Common Weight Training Mistakes - AnabolicMinds.com
    • Common Weight Training Mistakes


      by Lee Boyce, C.P.T. Men's Fitness

      Correct these common exercise errors and you'll get bigger, stronger, and leaner—in much less time.

      Training “smart” means more than just knowing how to use the machines in your gym correctly. You have to think critically about your workouts, and make sure everything you do has a specific purpose and will get you closer to your goals.
      Check out five common mistakes guys make when training and how to fix them.

      Not Using The Right Reps

      You have to vary reps based on the exercise and what muscles you’re training. Upper-body pressing moves train fast-twitch muscle fibers, so they should mainly be done with lower reps (sets of six to eight). Your leg muscles are designed for endurance, so sets of 12 or more reps are appropriate.

      Setting Up To Bench-Press Improperly

      Benching with your back flat and elbows flared 90 degrees can hurt your shoulders and limit the weight you can lift. Pull your shoulder blades together and down and arch your back. Tuck your elbows near your sides as you lower the bar, and drive your feet into the floor as you press.

      Doing The Wrong Supersets

      Pullups and deadlifts are great back builders, but pairing them up will weaken your grip, hurting your performance on subsequent sets. Avoid pairing ab work with heavy compound lifts like squats or pressing—it will fatigue your core and make you more prone to injury.

      Stretching The Wrong Muscles At The Wrong Time

      Stretching the muscles you’re training between sets can temporarily weaken them. A better idea is to stretch the muscles that oppose the ones you’re training, such as stretching your pecs in a door frame between sets of seated rows. that makes for stronger back training.

      Not Lifting For Your Body Type

      Taller lifters have a disadvantage when moving big weights because their levers (limbs) are so long. if you’re 6' or taller, try shortening your range of motion on the squat, bench press, and pullup to keep the tension on the target muscles and prevent you from going into the range where you’re at your weakest.

      Source: http://www.mensfitness.com/training/...rkout-mistakes
      Comments 12 Comments
      1. Chuck2's Avatar
        Chuck2 -
        I'm 6'4" and disagree with reducing range of motion, but there are some things to compensate for leverage. For example bending elbows when doing pec flys can reduce that leverage and reduce the risk of shoulder injury.
      1. 6andaHalf's Avatar
        6andaHalf -
        6'6" and I use a full range of motion. I think what he is trying to say is keeping tension on the muscle. He could have said it better...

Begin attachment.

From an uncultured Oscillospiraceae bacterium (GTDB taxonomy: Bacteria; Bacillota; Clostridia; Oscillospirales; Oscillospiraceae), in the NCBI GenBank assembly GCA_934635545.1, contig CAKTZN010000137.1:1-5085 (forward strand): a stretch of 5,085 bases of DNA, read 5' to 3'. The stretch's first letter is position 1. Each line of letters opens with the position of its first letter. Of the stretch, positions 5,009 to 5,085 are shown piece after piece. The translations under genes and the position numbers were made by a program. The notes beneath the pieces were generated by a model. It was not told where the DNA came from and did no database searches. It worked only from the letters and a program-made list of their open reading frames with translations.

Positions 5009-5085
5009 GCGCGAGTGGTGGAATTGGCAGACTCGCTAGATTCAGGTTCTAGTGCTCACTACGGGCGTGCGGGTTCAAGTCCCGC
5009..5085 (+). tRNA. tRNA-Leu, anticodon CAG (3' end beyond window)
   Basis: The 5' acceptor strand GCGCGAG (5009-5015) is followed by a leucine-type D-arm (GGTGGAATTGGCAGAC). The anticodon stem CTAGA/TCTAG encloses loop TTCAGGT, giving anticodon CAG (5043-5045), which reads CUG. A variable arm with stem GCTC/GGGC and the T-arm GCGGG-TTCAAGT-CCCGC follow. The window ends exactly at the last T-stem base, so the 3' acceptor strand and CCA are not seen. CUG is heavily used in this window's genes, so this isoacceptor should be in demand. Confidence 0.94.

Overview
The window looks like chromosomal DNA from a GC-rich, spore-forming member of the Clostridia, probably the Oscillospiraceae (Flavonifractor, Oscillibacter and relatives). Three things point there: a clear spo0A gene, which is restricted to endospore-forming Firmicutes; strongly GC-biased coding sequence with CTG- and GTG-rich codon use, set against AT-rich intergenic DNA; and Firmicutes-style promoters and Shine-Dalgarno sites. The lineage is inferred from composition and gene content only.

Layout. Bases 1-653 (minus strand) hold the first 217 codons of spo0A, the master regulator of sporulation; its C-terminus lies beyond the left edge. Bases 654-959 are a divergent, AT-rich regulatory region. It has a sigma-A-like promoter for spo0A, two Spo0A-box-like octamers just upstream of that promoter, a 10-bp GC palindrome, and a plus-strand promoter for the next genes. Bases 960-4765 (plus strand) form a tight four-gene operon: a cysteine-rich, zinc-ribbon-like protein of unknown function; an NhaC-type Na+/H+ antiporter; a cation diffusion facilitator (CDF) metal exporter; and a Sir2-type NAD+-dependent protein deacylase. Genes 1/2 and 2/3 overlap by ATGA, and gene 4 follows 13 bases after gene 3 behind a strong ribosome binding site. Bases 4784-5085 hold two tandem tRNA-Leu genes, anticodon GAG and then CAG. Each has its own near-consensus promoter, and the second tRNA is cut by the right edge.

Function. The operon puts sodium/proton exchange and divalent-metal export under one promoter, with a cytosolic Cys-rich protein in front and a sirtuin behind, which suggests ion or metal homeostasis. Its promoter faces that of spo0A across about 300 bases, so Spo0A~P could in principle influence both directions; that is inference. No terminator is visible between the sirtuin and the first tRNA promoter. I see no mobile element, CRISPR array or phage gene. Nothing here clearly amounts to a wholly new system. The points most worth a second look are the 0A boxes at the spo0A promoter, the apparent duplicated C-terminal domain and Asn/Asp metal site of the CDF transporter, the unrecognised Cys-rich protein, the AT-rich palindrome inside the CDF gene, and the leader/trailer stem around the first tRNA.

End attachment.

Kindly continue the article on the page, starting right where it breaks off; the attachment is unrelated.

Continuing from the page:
I kind of wanted to stop reading after "the right reps". I had no clue there was a correct amount of reps. Oh wait...
      1. grandroid828's Avatar
        grandroid828 -
        6 ft 3 - and yeah i agree i think he used poor wording. He probably shouldve said just skip the lockout on bench and such, to avoid elbow stress.
      1. Schyluer's Avatar
        Schyluer -
        I'm 6ft4 as well. Don't squat below parallel?! Madness!! Every power lifter would disagree with you there.
      1. Vote4pedro's Avatar
        Vote4pedro -
        I think what he meant for right reps is the habitual stuff like >5 is more geared strength ... 8-12 is more of a muscle builder <12 is more geared endurance ... That doesn't mean that some don't aid the others ... U need strength to build muscle and u need endurance to gain strength
      1. diggyboo's Avatar
        diggyboo -
        Originally Posted by Schyluer View Post
        I'm 6ft4 as well. Don't squat below parallel?! Madness!! Every power lifter would disagree with you there.
        I would think he was talking about going down all the way without locking out at the top, most weight lifters don't have problems locking out squats
      1. diggyboo's Avatar
        diggyboo -
        But if he is saying that, doesn't that defeat the purpose of lifting weights. Strengthening our weaknesses!
      1. limitless3679's Avatar
        limitless3679 -
        Rep range does not effect hypertrophy.
      1. keithgeiling's Avatar
        keithgeiling -
        Rep range does not affect hypertrophy? Now that's something I haven't heard of?
      1. limitless3679's Avatar
        limitless3679 -
        Originally Posted by keithgeiling View Post
        Rep range does not affect hypertrophy? Now that's something I haven't heard of?
        High or low reps, Progressive overload does.
      1. grandroid828's Avatar
        grandroid828 -
        Originally Posted by limitless3679 View Post

        High or low reps, Progressive overload does.
        I have to disagree. While i do think ppl drastically overestimate the importance of rep ranges, they definitely do affect hypertrophy. Because the work in two different ways. Sets of 10-12 ish cause sarcoplasmic hypertrophy. Sets of below 6-8 cause sarcomere hypertrophy. While both cause hypertrophy, they do so in totally different ways with totally different end results
      1. BigHoop65's Avatar
        BigHoop65 -
        I'm 6'4 and I fully agree with rest of the big & tall on this thread. I go to parallel on squat but that's where it stops. Other lifts just require a modification in the relevant joint to prevent injury and keep the muscles at work.